Last month Japan's prime minister Shinzo Abe announced that shipments of high tech equipment and material to South Korea will undergo additional screening to make sure the imported materials are not being used for military or weapons purposes. The screenings will start on August 28. Until the announcement, South Korea' enjoyed most favored nation status with Japan, but now it will be treated like any other Asian country Japan trades with. Many Koreans have taken to the streets to protest.
Asian Boss went to Seoul to interview Koreans about the new restrictions.
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A family-run restaurant in Bangkok has had a the same giant pot of soup simmering for 45 years. When it runs low, they top it off.
From Great Big Story:
It’s a beef noodle soup called neua tuna. It simmers in a giant pot. Fresh meat like raw sliced beef, tripe and other organs is added daily. But any broth leftover is preserved at the end of each day and used in the next day’s soup. It’s an ancient cooking method that gives the soup a unique flavor and aroma.
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Steve Roe is a street photographer who specializes in stylized shots of Asian cities at night. He's been experimenting with some crowdfunded fractal lenses that add neat effects. Read the rest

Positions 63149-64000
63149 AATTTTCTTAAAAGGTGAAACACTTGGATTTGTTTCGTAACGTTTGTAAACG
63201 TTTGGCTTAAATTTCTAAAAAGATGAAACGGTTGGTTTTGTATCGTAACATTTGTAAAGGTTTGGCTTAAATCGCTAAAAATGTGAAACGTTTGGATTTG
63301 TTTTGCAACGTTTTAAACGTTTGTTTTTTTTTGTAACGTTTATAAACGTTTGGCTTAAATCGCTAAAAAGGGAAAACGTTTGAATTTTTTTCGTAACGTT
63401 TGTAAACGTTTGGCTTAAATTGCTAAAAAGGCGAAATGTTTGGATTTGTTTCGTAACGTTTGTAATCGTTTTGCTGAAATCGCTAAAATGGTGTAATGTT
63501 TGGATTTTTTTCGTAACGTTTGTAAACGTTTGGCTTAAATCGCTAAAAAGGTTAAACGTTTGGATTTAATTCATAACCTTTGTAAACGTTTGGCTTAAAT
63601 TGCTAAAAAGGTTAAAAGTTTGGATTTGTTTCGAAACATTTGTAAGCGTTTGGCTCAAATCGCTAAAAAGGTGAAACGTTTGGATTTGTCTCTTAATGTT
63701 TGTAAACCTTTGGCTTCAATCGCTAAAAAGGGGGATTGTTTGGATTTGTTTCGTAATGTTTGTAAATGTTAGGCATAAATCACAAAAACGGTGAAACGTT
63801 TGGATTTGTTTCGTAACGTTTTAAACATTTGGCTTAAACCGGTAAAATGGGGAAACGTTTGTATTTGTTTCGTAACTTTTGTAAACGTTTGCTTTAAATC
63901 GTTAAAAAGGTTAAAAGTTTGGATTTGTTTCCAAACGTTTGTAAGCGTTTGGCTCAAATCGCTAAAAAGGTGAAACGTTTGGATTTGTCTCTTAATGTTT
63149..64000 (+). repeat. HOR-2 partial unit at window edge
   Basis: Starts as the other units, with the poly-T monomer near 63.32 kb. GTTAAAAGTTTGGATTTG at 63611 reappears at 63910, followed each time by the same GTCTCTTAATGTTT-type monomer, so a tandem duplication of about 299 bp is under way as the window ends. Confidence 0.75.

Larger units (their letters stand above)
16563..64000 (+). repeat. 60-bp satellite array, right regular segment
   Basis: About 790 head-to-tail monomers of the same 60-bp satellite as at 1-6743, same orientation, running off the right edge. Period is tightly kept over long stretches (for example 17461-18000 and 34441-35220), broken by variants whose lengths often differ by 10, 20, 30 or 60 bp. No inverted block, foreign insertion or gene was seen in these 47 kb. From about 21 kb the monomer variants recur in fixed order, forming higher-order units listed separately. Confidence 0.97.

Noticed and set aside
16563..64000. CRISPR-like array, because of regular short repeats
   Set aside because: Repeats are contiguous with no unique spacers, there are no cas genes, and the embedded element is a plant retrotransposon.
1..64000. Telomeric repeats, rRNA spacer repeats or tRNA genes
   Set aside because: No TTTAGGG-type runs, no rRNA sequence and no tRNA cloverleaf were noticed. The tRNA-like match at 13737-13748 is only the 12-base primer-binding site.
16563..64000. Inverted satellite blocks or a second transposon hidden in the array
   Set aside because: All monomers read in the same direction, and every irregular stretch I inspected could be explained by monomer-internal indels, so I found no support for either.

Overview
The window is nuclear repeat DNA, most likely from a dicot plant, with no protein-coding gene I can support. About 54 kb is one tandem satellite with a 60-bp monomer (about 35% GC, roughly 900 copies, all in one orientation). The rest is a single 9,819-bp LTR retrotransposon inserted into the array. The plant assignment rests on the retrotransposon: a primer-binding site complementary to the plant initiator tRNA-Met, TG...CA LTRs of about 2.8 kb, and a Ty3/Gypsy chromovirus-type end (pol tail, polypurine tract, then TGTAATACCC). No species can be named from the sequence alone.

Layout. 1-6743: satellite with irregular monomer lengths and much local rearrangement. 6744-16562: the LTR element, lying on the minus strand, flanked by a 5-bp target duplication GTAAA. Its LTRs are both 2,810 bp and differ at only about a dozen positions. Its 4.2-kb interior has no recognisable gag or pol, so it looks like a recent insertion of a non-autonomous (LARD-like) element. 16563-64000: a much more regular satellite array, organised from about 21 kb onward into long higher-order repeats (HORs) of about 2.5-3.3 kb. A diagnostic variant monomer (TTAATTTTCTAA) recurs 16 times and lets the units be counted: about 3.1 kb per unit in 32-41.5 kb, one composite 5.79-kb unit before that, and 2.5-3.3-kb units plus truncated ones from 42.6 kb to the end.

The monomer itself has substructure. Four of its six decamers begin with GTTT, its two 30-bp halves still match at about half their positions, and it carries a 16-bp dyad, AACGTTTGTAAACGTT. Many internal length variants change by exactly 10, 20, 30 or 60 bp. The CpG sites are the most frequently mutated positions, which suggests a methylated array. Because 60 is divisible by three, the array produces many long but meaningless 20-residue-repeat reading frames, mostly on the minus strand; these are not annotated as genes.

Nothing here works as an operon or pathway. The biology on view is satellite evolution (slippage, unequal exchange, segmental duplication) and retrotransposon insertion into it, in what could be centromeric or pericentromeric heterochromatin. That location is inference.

Asian Boss, a YouTube channel that features person-in-the-street interviews around Asia on different topics, went to Shanghai to ask people about what they thought of white foreigners living in China, about skin lightening, and about "white monkey workers" -- white people hired by Chinese companies to appear at dinners and events to make the company seem more international. Read the rest
When a person in South Korea tries to visit a porn site, they discover the government's National Police Agency Cyber Bureau has blocked it. Read the rest
China and Japan have a complicated relationship that goes back for centuries. Asian Boss interviewed people on the streets of Shanghai and asked them about their impression of Japan. Read the rest
In Unexpected Gains: Being Overweight Buffers Asian Americans From Prejudice Against Foreigners (Sci-Hub mirror), a paper published in Psychological Science, a group of social scientists from UK and US universities as well as Microsoft evaluated the role that weight plays in the perceptions of people of Asian descent in the USA. Read the rest